If someone explained the rules of chess to you, and you decided they were too complicated; how would you feel if everyone you saw around you was suddenly playing that very game? Imagine being the only deaf or blind person in your city, state or country, not knowing how to convey the full nature of your life experience to another living soul without fear of misunderstanding, isolation/segregation or something far worse.

How many cases in history were resolved horribly or violently/lethally from misunderstanding? Do I really want to be one of those cases simply because I don’t “go with the flow”? Can you begin to–if not already–understand how difficult it can be to wake up every day with little to no interest in doing any of those things previously listed while the rest of the world around me expects me to do just that if I want to “belong”?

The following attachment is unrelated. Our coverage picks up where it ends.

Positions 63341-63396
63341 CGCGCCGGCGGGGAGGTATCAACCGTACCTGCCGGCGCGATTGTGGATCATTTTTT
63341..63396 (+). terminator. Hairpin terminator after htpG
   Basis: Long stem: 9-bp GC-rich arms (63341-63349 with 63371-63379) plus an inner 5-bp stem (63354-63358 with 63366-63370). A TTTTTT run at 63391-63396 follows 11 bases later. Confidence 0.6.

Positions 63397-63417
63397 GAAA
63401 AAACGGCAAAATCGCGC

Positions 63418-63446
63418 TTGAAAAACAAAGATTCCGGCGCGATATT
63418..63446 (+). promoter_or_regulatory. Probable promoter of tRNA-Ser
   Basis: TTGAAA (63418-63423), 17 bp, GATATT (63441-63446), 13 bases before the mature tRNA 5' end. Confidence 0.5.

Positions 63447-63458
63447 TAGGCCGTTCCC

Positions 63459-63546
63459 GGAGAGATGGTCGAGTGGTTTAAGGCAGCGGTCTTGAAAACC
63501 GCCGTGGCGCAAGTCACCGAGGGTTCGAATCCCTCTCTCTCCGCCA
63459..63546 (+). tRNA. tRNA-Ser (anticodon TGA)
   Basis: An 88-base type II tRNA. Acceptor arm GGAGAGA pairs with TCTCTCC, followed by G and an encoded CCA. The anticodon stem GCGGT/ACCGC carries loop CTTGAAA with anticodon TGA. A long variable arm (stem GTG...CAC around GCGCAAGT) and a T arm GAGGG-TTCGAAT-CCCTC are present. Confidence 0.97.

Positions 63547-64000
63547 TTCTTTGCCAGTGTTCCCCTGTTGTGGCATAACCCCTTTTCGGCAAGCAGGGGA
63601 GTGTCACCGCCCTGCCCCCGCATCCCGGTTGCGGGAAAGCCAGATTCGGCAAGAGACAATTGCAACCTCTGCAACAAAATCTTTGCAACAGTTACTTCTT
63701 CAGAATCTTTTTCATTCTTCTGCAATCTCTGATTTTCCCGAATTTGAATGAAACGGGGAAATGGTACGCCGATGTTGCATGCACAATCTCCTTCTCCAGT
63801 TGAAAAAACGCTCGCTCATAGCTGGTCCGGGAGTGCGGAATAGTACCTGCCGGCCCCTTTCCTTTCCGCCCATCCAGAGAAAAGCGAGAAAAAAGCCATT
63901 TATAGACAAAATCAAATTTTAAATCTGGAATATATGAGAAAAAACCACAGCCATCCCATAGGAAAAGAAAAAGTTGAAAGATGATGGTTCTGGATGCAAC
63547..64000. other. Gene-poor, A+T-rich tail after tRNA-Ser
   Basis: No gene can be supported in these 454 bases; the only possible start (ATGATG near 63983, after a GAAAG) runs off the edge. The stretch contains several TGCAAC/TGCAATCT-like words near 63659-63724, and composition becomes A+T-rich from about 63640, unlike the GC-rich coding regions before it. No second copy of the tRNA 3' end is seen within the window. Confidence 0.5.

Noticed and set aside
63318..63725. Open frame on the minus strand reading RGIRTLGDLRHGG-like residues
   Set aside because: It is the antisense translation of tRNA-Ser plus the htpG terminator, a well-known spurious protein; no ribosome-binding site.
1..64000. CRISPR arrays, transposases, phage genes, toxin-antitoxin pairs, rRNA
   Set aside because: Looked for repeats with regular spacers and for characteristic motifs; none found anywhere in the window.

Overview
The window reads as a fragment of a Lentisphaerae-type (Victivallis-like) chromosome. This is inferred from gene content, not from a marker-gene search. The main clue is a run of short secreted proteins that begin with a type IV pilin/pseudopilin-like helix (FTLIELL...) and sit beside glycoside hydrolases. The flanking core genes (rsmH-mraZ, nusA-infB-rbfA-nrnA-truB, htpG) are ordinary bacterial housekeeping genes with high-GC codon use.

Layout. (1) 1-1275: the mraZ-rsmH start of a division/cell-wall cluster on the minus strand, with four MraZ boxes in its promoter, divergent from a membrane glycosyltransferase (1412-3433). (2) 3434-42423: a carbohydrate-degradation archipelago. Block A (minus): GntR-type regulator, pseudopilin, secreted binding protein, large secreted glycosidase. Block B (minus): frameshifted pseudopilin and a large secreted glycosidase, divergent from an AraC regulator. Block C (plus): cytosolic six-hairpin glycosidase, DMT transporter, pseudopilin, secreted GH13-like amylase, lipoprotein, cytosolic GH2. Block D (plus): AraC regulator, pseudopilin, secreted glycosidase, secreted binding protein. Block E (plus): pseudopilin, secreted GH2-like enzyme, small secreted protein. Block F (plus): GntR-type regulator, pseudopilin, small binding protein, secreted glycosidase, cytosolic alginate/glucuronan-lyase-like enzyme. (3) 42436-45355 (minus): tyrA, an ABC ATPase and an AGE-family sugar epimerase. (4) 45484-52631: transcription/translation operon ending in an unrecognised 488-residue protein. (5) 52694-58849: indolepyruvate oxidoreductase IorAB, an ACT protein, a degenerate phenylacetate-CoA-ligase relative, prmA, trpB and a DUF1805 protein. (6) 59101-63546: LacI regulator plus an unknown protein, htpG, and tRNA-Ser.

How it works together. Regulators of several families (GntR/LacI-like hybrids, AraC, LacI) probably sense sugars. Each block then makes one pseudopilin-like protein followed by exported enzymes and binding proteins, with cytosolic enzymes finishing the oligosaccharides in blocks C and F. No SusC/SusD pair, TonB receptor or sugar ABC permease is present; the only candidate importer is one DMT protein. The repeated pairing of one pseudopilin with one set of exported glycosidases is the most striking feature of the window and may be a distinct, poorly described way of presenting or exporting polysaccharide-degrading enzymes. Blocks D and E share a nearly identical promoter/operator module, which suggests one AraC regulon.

I imagine myself driving a stick-shift car and not being able to downshift to that lower gear everyone else on the road around me uses to “get by”. I see them all pass me by either hastily or leisurely. And, there I sit in the middle of traffic, being honked at and unable to get my vehicle moving. I am a heartbeat away from a horrible accident. And, it has me on edge to the Nth degree. If I lose another minute, I could be dead. I need to get myself in gear and merge with traffic. Wait. I just need another–

I’m more content being of service to people as I find them and utilizing my creativity to its fullest. But, presently, that’s not filling in all the necessary boxes of a “normal” life. It’s not “financially sound” or “relationship savvy”. And, that worries me.

If you see someone stuck on the side of the road with his “blinkers” on, it’s probably me, not going anywhere. I just can’t get “stupid”.

 

[Disclaimer:  I use the word “stupid” as a substitute for mistaken and/or erroneous.  No one wants to be called stupid.  But, we all should know when we’ve made a mistake. And, I am a stubborn perfectionist.]